Kretzmann: It still remains to be seen if virtual reality will hit the mainstream this year. I have my doubts that this will really be a mass market product. I think you'll see some early adopters continue to gravitate toward these virtual reality solutions. We also have the Oculus from Facebook, so there are more and more solutions out here. I think this is a nice step for Google, but I remain to be convinced that this is what will really push virtual reality into the mainstream.
Makori: You know, David, speaking of mainstream, Google's certainly upping the ante in the digital assistance space with its new home device going against Amazon's Alexa and Apple's Siri. When do you see the whole voice-activated home assistant device space really catching on?
Kretzmann: Artificial intelligence is certainly here to stay. Obviously, you have Apple with Siri. You have Alexa with Amazon and the Echo device. Google really made a big push into the smart home today with Google Home, really trying to connect devices through voice and have all those devices be interconnected so you can talk to your Google Chromecast, your Google Home, your Google tablets, your smartphone of course, so really communicating across all these devices. I think people really will see artificial intelligence become more ingrained in their daily lives, and that's really what it comes down to for Apple, Google, and Amazon. It's a competition among ecosystems, and I think artificial intelligence is one avenue to strengthen those ecosystems. As people get more used to utilizing artificial intelligence in their daily lives, that makes ecosystems for all three of those companies all the more powerful.
Makori: Yeah. Absolutely. Let's take this another direction quickly, David. Lots of ground to cover. Google and parent company Alphabet have also been building and operating self-driving vehicles, and Google's saying today that its end goal is not to make autonomous cars but to create autonomous drivers to pilot them. What's your take on that?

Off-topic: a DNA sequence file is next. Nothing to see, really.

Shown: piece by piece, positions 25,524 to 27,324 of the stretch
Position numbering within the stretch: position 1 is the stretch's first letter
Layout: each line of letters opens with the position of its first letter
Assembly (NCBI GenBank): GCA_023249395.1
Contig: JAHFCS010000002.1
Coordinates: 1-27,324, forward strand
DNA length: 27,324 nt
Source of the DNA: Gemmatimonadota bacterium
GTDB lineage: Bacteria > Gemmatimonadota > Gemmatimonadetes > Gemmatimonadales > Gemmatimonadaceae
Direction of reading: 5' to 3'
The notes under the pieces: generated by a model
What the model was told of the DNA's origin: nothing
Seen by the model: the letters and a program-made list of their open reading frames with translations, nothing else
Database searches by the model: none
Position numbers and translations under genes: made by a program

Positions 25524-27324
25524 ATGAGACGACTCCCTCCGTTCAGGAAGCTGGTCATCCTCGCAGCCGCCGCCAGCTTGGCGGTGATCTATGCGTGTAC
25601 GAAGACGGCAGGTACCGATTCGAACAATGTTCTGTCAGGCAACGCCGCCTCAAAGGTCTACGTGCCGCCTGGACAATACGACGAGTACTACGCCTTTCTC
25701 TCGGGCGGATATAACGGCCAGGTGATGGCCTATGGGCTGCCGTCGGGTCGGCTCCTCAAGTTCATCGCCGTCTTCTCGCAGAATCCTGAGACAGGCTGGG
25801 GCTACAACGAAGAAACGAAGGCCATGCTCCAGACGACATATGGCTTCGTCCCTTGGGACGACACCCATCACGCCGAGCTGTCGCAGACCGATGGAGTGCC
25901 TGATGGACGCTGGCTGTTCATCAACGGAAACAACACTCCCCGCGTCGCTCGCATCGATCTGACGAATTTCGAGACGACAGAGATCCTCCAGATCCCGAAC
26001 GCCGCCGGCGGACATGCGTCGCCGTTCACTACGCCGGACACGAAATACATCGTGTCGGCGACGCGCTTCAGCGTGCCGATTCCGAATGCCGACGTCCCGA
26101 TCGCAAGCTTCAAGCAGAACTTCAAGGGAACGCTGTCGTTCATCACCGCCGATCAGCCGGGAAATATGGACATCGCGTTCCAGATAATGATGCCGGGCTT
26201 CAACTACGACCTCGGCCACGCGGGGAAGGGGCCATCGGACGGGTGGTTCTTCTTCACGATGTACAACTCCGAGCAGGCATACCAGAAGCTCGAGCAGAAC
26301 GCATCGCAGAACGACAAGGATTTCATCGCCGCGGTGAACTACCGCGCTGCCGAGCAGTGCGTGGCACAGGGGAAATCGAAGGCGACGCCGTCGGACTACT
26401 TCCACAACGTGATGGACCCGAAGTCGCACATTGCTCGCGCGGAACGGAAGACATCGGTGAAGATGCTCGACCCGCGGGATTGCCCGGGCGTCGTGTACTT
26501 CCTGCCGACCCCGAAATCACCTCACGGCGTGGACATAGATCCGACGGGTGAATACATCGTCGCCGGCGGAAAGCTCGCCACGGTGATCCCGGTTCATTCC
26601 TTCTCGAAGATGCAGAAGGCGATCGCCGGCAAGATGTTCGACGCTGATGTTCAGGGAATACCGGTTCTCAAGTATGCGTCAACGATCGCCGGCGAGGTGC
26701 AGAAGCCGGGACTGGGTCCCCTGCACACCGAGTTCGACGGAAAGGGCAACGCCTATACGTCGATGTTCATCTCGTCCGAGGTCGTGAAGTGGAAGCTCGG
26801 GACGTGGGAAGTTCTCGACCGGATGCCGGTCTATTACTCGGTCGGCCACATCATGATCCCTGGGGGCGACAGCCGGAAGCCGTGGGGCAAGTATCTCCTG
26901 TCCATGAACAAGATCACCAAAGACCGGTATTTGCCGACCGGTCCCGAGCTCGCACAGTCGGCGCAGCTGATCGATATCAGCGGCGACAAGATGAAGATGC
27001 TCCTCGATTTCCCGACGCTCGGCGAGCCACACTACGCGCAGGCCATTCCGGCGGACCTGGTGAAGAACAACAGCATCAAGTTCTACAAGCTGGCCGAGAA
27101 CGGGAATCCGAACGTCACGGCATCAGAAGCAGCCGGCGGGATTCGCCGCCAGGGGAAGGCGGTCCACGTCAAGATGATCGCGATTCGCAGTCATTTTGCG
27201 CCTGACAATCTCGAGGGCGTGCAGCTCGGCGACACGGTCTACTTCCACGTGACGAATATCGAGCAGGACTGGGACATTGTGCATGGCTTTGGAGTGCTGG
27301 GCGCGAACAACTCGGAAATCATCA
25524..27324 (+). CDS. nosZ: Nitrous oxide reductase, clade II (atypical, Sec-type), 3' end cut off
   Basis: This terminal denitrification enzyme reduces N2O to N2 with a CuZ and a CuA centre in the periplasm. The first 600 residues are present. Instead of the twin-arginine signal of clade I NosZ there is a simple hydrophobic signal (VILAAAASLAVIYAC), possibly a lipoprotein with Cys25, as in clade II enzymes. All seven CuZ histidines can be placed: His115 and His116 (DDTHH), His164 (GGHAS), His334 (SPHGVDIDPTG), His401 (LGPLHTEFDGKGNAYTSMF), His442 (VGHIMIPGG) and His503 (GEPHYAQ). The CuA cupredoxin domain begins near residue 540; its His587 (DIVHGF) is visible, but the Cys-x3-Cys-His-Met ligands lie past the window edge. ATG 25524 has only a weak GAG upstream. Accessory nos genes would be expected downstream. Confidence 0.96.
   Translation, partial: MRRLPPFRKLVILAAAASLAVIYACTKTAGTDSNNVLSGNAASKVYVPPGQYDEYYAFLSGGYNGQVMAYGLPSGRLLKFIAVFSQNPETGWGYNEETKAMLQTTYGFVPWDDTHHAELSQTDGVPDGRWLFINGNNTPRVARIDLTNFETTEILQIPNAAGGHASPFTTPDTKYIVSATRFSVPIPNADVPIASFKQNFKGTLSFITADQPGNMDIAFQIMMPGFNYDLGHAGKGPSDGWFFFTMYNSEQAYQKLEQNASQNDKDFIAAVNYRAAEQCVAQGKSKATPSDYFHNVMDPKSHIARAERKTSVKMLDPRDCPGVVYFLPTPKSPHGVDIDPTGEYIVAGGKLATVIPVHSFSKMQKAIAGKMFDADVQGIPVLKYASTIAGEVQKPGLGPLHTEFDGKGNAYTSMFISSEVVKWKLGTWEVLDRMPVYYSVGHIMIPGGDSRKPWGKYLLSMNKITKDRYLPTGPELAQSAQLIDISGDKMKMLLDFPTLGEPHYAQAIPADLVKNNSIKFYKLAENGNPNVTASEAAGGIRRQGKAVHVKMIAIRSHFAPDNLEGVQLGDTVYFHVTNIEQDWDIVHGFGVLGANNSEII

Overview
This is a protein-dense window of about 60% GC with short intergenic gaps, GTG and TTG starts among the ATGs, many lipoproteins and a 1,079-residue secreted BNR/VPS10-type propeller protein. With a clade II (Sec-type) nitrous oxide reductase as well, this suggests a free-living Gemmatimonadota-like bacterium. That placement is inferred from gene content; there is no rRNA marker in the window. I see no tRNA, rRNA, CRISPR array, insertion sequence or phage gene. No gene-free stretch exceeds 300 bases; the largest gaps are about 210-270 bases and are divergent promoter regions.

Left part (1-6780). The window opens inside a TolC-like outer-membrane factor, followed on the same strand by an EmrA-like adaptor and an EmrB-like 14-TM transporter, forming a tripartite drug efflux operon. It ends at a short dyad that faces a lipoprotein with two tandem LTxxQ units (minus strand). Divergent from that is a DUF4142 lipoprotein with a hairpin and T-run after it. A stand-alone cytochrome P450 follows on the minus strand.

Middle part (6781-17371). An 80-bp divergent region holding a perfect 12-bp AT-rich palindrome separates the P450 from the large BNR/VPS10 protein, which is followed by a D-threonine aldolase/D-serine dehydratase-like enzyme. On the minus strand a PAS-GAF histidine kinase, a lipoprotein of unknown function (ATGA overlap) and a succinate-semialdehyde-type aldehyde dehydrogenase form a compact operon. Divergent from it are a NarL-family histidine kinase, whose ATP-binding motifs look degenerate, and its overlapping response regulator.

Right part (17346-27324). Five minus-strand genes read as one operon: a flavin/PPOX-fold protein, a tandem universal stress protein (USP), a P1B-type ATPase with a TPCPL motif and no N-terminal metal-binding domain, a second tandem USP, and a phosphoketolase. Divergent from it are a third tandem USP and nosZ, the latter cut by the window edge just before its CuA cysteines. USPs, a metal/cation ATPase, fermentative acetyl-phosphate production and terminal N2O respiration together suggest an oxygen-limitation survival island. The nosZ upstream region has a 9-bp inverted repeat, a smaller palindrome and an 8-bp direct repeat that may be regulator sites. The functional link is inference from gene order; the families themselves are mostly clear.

Kretzmann: You're seeing a lot of companies go that route, whether it's Uber or Lyft, and you also have Ford and GM and the established automakers going that direction. I think Google is opting more for building the software of the operating system for self-driving cars. As you mentioned, the company is not trying to get into the business of auto manufacturing itself, but a million lives are lost globally on roads at the hand of car accidents, so there's a huge opportunity here to improve the well-being of people's lives around the world who lose their lives or get seriously injured in car accidents. Google really looks to focus on high-impact avenues, whether it's self-driving cars or smartphones or things in medicine. Whatever it might be, the company really looks to tackle these key issues, and I think self-driving cars, it's an important issue. I don't think they'll be readily adopted any time soon, in the next couple years, but we'll see. More and more companies pour resources into that technology.